We Don't Know Where to Start

Published: Feb 28 , 2013
Author: Alan Smith

The British Prime Minister David Cameron said that the talks with John Kerry, the new US Secretary of State, would be so far reaching that it would be difficult to know where to start.

I am sure he was joking. At least I hope he was.

Whilst I am sure there are a mass of things on their agenda, Afghanistan, Syria, climate change, printing money to get out of austerity, even the Falkland's, it always makes sense to enter any form of meeting or negotiation with a clear idea of the most important issues.

Many years ago I was working with a guy who said he often started negotiations with low value, easy to resolve issues in an attempt to build up a level of rapport that made the bigger issues easier to resolve later on in the discussion.

Indeed he would, he said, often give in on the smaller issues so that later in the negotiation he could say to the other side that he had already made a number of concessions, and it was their turn now.

Whilst I understood the principal it worried me that the concept of capitulation (even capitulation in an attempt to build goodwill) may just as well create a feeling from the other side that the negotiation had not even begun yet. Variables had been removed from the game without any trading (negotiating) even taking place. 

Almost as worrying was the concept that leaving the big issues or priorities to later in the meeting may actually be an utter waste of time.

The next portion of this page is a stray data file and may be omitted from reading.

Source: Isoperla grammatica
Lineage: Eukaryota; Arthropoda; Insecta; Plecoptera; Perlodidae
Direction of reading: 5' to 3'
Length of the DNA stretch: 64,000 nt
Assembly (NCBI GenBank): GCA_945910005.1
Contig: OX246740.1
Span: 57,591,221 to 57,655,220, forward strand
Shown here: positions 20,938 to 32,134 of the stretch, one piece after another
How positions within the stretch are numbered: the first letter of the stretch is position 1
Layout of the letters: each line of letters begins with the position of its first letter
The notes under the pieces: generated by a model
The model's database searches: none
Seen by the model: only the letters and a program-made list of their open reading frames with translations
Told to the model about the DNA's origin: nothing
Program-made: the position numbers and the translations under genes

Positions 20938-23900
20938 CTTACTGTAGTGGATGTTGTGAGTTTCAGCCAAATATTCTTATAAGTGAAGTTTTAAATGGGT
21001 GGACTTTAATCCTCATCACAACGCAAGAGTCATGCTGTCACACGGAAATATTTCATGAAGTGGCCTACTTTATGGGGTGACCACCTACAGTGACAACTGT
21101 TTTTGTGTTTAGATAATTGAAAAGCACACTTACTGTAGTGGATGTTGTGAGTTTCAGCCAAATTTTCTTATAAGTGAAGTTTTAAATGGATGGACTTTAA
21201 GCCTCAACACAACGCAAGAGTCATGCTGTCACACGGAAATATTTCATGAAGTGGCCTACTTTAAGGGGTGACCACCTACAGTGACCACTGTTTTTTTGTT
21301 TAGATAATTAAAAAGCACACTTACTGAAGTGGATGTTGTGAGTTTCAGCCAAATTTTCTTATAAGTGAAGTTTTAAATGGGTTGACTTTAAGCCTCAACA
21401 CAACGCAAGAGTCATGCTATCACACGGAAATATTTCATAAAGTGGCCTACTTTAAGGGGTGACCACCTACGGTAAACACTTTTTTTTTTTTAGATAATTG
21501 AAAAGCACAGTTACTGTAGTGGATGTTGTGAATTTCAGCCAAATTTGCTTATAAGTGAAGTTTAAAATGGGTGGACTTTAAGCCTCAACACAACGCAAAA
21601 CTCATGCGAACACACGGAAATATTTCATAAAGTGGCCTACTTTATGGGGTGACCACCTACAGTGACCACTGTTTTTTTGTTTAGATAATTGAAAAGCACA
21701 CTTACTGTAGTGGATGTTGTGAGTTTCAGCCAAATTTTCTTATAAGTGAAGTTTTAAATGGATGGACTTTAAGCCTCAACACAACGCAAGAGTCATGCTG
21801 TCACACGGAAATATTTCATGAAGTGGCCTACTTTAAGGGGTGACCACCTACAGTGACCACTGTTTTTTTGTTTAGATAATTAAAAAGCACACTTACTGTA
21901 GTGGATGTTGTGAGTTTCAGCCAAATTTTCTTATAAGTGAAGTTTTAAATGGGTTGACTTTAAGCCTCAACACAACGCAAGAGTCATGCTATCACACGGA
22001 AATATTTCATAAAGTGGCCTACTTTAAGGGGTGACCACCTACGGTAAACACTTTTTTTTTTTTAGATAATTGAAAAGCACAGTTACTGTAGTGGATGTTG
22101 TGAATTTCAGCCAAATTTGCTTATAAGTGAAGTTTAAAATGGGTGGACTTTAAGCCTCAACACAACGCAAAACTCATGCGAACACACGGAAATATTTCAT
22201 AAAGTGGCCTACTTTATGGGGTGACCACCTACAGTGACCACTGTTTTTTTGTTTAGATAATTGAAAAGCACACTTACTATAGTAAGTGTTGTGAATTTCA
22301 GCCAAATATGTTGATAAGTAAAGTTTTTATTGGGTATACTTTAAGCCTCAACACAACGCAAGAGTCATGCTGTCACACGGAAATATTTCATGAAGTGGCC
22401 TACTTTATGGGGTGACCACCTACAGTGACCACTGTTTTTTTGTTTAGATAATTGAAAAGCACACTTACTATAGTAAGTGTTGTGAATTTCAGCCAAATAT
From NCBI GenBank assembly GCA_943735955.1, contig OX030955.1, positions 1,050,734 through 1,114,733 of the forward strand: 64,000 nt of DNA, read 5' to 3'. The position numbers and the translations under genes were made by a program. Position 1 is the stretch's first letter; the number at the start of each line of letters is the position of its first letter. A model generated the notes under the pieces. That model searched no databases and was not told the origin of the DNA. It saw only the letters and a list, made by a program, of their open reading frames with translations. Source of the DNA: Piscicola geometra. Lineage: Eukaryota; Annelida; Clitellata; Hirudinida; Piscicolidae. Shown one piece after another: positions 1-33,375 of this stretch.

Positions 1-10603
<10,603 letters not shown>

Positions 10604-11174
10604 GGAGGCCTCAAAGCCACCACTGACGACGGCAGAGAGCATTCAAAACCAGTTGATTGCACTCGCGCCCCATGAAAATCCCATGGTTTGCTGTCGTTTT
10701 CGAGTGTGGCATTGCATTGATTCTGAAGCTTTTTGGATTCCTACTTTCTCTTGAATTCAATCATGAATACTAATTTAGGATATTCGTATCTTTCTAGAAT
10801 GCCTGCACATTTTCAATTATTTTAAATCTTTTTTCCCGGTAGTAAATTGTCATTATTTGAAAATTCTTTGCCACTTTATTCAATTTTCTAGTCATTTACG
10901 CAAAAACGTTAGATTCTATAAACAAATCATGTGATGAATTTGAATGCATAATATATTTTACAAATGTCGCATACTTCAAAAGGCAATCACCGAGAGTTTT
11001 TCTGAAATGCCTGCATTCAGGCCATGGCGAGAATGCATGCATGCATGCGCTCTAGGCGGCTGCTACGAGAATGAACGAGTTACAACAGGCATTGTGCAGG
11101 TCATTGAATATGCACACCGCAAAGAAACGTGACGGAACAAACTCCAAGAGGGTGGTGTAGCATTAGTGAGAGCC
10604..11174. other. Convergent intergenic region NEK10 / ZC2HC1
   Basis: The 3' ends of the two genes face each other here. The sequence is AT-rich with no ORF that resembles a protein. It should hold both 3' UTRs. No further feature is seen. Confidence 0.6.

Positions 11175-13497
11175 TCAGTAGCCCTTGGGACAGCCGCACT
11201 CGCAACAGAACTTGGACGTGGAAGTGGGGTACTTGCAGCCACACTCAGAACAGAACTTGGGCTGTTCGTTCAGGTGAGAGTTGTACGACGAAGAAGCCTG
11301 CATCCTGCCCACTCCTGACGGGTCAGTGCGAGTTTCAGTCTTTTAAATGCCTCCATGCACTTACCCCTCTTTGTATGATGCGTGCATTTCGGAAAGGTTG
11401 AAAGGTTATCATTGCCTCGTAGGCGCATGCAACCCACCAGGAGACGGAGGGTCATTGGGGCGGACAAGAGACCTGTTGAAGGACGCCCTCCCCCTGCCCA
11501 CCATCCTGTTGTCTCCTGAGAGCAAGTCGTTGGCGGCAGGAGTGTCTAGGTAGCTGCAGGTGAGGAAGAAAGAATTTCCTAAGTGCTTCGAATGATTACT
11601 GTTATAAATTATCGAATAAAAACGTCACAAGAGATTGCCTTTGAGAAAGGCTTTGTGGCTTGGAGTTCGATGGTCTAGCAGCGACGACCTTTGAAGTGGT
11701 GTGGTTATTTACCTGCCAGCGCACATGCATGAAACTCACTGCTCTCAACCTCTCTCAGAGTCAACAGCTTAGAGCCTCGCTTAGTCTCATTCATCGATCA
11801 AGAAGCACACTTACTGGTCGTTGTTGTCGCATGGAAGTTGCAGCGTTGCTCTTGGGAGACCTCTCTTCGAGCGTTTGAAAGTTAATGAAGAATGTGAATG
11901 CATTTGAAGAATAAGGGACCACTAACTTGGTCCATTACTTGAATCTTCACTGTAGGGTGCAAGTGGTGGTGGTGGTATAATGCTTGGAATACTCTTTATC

Imagine that the big issues can never be resolved, all that effort resolving the smaller issues may eventually get you no-where.

Time is a commodity in very limited supply. I want to use what I have as effectively as possible, which means for me sorting out the big stuff first.

Alan Smith


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Alan Smith

About the author:

Alan Smith
My background is marketing and advertising. After graduating in Economics I entered the agency world to become, at 28, MD of London's largest independent below-the-line marketing provider.

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Who is Going to Pick the Fruit?

It’s amazing how many people go into negotiations with no clear idea about their bottom line. “We’ll see how it goes,” seems to be the rather naïve thought and of course they leave themselves open to the risk of a really poor and unprofitable deal at the end of it. It is empowering to know your bottom line, especially when you have internal agreement at senior level. Think about it: the other side are aggressively demanding that you improve your terms, but you know that what they are asking for is beyond your bottom line.

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